At daycare, he was the one I brought in clinging to my leg. The one crying, asking me not to leave. The one the teachers said would stand outside the circle of kids, watching, until he was ready to join in.
In preschool, he stayed next to me and the other parents while his classmates ran around on the grass, chasing each other before school started. Eventually, he’d join in, but stopped immediately when the teacher came to the door, calling the kids inside. He was also the one reading the books aloud with the teacher at circle time. The one who brought in a globe for show-and-tell.
In kindergarten, he was the one who cried when he was the last one to complete a paper because he had to get it just right. He was terrified of raising his hand for fear of giving the wrong answer. But he was also the one who gave the right answer all the time. The one who had the glowing report card from the start. The model of good behavior for the other kids.
In first and second grade, he was the one who wowed his teacher with his knowledge. He read every book she offered to him, and encouraged his love of history and science. He mastered every subject with ease. But he was also the one who obsessed on his handwriting and not the content of his work. The one who played with a friend or two at recess but didn’t join in the group. The one who needed his dad to coach his baseball team to build his confidence.
In third grade, he was the one who was happy about the extra work sent home from the teacher. He did math puzzles and read extra pages at night and wrote about them in his journal. He was the one who taught the other kids how to make origami Yodas during inside recess. But he was also the one who had an anxiety attack about the school’s standardized assessment tests, to the point where he needed to meet with the guidance counselor. He obsessed over not getting every answer right. And he was also the one with a just few very good friends. The one invited to only a few birthday parties.
He’s shy. Brilliant. Quiet. Sensitive. An old soul. The kid every parent wants their kids to be friends with.
We are now here in fourth grade. Things are a little different.
Last night before bed, Gerry told me he couldn’t go to school. I have a stomach ache, he said, and my leg hurts.
Having been there before, I asked him what was really going on. Every night since school finally started, there has been something new keeping him awake. Up four times a night. Hot and cold. Worried about this and that. Confidence in the toilet. Unsettled. Unable to complete his homework or piano assignments unless either Tim or I are in the room with him.
I’m bored in school, he said.
I pressed him further, knowing this was far from the truth.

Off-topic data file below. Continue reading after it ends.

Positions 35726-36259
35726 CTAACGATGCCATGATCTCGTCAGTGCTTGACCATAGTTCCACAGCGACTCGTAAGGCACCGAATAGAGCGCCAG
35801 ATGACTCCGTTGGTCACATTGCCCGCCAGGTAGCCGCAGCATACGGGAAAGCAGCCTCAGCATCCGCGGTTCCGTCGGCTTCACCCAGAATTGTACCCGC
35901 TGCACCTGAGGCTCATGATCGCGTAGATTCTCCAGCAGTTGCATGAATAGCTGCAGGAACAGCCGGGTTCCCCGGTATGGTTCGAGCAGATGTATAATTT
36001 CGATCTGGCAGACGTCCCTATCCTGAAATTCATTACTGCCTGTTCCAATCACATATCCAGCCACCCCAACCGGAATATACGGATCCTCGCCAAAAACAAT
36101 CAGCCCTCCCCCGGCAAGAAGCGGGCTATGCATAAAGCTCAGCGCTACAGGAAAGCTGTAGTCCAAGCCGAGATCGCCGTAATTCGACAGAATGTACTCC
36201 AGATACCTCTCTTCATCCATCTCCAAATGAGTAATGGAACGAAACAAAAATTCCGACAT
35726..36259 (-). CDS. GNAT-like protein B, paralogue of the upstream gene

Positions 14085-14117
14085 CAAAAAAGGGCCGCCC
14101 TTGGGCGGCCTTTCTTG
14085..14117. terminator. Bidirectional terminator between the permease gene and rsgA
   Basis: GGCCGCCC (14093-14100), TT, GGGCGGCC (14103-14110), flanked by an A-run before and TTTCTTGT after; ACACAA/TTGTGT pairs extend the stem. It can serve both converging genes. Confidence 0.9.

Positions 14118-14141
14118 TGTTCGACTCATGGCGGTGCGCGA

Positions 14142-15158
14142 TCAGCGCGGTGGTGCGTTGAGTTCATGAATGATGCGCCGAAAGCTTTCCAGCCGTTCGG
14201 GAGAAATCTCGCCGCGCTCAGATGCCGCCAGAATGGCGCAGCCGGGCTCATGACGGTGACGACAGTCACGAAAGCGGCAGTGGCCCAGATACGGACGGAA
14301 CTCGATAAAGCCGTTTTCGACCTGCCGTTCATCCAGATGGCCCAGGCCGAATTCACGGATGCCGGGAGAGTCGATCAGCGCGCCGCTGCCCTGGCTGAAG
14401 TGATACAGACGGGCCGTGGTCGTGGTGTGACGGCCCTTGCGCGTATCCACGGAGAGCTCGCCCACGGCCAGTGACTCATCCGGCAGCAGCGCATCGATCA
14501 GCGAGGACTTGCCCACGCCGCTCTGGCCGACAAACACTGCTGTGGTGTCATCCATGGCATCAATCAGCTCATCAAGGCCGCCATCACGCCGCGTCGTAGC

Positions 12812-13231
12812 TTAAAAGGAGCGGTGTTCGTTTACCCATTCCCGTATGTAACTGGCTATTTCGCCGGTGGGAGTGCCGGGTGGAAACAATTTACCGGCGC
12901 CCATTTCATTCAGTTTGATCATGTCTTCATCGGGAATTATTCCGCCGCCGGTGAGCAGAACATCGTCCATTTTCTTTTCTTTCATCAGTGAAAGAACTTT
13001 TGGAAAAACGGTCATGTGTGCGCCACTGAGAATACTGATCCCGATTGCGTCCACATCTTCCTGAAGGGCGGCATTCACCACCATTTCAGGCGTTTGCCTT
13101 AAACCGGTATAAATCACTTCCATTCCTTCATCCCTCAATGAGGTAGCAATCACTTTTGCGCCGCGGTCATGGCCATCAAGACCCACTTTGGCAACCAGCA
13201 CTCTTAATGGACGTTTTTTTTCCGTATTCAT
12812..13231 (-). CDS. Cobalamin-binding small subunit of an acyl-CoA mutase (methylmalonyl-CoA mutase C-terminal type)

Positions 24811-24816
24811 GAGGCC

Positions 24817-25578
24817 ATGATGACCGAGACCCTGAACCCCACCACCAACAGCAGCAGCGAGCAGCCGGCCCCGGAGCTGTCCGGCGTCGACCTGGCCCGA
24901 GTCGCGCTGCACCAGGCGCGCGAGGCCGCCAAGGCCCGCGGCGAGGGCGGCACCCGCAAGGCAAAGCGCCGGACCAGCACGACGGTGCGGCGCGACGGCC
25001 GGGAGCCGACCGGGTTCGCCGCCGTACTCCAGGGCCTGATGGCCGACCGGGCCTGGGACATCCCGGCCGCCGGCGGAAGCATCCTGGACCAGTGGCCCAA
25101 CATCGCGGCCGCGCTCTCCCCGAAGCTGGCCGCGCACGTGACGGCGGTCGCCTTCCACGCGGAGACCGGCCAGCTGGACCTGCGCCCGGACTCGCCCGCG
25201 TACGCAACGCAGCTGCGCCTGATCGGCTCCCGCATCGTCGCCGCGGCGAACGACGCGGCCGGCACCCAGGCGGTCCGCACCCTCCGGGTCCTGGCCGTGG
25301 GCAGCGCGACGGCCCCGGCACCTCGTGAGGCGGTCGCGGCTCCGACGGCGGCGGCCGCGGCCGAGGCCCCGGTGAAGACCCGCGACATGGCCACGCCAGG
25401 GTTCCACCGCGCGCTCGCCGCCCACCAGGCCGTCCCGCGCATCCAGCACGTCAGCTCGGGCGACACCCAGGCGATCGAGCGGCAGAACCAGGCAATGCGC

Sigh. I can’t focus, okay? I sit there. I want to pay attention but I can’t. I start to daydream and I’m thinking about the Star Wars Clone Wars website, and then about Open House night and then picture day. I go deaf. I don’t hear the other kids around me anymore. When I come back, I’ve missed the whole math lesson. I can’t tune in to anything around me. I have a very full life and my brain can’t shut it off to concentrate on magic math squares.
And up go my red flags.
I know the kid has a lot on his plate. To say things around here are anything but stressful would be a lie. Back to school has been a challenge for us all. His brother is in his school for the first time. Rides in on a different bus. Runs in different circles – literally. Our house has become a revolving door of therapists for both his brothers.
His anxiety about everything is not new. If I can be honest, he’s a lot like me there.
But the focus thing is completely new. This is the first time he’s expected to really pay attention in class. There’s no hand holding anymore.
I had a brief conversation with a neighbor about it this morning. Her middle son started having his attention issues in fourth grade as well. He was so smart, she said, that he had been able to get by on his intellect up to that point. But fourth grade, everything changed. Add in hormones and friend issues…these kids have a lot going on. We’ve started now with anger management problems too. He thinks that his youngest brother gets everything and he gets nothing.
Yes, my neighbor’s youngest son is on the autism spectrum. Just like in our house.
I don’t know where this will all go for Gerry, but I know that I owe it to him to find out. He needs a safe space to go to get it all out. To figure out what is real and what is perceived worry. To get his focus issues under control before they throw us all out of control.
My friend wrote about worry in her post over at Diary of A Mom. It hit home. Hard.
So today we have an appointment with our pediatrician to get things started. And tonight’s at his school’s Open House, I’ll feel out the teacher to see how she can help in the classroom. Immediately.
I worry about all my kids, but Gerry… I need to take his troubles away. To get that shy, brilliant, amazing kid back out.
I’ll help you figure this out, I told him last night. Don’t worry.
I love you, Mom. Thank you.
“Let me have a look inside these eyes while I’m learning.
Please don’t hide them just because of tears.
Let me send you off to sleep with a “There, there, now stop your turning and tossing.”
Let me know where the hurt is and how to heal.
Spare me? Don’t spare me anything troubling.
Trouble me, disturb me with all your cares and you worries.
Speak to me and let our words build a shelter from the storm.
Lastly, let me know what I can mend.
There’s more, honestly, than my sweet friend, you can see.
Trust is what I’m offering if you trouble me.” – Trouble Me by 10000 Maniacs